In my statistics course notes the Welch-Satterthwaite equation, as used in the derivation of the Welch test, is formulated as follows:

Suppose $S_1^2, \ldots, S_n^2$ are sample variances of $n$ samples, where the $k$-th sample is a sample of size $m_k$ from a population with distribution $N(\mu_k, \sigma_k^2)$. For any real numbers $a_1, \ldots, a_n$, the statistic $$ L = \frac{\nu}{\sum_{k=1}^{n} a_k\sigma_k^2}\sum_{k=1}^n a_kS_k^2 $$ with $$ \nu = \frac{\left(\sum_{k=1}^m a_kS_k^2\right)^2}{\sum_{k=1}^m \frac{(a_kS_k^2)^2}{N_k - 1}} $$ approximately (sic) follows a chi-squared distribution with $\nu$ degrees of freedom.

Doing a quick Google search, most sources seem to follow a similar formulation. There are a few questions I have though:

  1. How can the number of degrees of freedom of a chi-squared distribution depend on the statistics $S_i$? Shouldn't the number of degrees of freedom be a constant?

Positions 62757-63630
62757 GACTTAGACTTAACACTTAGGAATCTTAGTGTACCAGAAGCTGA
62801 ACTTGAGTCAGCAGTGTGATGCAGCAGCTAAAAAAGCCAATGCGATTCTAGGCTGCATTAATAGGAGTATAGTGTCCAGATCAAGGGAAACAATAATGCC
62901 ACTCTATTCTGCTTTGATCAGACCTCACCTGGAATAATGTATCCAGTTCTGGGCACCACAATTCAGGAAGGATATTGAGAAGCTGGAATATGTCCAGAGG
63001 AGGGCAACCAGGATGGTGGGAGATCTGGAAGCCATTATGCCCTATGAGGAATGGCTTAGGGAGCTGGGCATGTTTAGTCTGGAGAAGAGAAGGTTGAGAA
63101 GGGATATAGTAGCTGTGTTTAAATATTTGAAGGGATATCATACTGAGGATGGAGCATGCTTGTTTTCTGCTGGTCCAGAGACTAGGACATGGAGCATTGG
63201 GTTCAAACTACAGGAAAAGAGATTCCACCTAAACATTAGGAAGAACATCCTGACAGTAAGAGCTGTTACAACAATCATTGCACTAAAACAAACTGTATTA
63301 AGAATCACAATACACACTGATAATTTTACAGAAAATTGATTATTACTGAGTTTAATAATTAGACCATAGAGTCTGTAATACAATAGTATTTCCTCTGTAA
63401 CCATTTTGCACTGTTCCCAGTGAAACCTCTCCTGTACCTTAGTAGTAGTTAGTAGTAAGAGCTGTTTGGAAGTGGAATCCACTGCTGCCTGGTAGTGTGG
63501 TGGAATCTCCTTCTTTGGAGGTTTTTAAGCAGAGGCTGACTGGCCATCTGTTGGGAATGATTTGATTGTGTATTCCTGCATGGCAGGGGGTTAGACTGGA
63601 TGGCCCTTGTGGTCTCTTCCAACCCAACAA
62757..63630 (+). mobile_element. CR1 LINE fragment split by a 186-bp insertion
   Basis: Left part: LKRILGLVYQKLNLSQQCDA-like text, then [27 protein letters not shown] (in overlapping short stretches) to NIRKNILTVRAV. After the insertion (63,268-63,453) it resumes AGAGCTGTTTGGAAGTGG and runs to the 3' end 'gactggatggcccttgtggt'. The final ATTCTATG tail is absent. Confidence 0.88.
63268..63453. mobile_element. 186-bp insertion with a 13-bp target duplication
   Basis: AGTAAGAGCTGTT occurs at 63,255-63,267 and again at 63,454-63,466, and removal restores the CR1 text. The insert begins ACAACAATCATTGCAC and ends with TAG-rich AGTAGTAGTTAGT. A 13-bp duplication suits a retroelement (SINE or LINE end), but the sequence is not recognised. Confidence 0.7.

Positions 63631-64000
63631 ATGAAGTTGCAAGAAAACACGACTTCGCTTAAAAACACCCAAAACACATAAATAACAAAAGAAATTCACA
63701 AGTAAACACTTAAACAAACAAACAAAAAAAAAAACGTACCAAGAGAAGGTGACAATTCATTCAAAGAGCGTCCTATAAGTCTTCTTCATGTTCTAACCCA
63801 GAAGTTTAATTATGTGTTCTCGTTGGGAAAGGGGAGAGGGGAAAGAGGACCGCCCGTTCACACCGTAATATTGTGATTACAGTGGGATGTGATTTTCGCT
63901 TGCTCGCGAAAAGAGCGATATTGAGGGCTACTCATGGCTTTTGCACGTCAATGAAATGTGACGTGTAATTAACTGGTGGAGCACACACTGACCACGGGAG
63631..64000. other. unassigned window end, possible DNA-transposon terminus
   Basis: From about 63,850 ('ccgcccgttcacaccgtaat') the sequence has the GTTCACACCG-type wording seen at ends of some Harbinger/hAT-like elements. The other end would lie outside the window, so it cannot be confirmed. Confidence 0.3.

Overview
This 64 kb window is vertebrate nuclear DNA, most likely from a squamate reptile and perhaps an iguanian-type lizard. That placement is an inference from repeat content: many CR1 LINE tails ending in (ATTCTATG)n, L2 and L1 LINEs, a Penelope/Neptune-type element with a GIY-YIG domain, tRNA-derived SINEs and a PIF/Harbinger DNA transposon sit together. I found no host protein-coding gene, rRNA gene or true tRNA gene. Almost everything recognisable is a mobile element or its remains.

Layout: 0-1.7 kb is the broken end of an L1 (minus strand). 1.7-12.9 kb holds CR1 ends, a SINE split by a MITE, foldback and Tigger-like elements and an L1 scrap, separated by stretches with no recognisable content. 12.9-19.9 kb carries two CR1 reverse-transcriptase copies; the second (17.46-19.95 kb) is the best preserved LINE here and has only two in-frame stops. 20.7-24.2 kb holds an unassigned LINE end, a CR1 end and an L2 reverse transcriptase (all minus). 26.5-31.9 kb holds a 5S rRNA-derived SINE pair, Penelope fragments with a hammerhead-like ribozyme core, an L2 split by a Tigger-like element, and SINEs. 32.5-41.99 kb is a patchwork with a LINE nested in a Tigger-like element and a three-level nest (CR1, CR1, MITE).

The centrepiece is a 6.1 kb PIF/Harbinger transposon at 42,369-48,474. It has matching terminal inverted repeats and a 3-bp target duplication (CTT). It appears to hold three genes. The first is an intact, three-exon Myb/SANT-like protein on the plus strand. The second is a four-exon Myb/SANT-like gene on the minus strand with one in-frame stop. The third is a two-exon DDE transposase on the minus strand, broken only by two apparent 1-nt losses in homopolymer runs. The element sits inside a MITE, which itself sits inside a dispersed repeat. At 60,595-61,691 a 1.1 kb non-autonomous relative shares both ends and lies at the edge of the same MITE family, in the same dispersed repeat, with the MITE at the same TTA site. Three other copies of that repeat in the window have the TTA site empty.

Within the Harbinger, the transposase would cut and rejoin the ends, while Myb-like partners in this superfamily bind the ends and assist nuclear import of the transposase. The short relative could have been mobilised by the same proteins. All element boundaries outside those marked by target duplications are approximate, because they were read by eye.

2. What does 'approximately follow a distribution' mean? This is closely related to my third question:
  3. How can one justify this approximation? All 'proofs' I have seen on the internet seem to assume that $L$ follows a chi-squared distribution and then show that $\nu$ must have the stated value, using basic properties of expected value and variance. Even those arguments are confusing to mee, since they seem to ignore the fact that the $S_i$ are itself stochastic variables and not known constants.

I found a link to the original papers by Welch and Satterthwaite, which I can't access freely. I wonder if there is a reasonably short answer to at least the first two of my questions. Us students are not expected to be able to prove the equation, so it's not that bad if there is no readily available proof, but I'd like to at least understand the statement itself.

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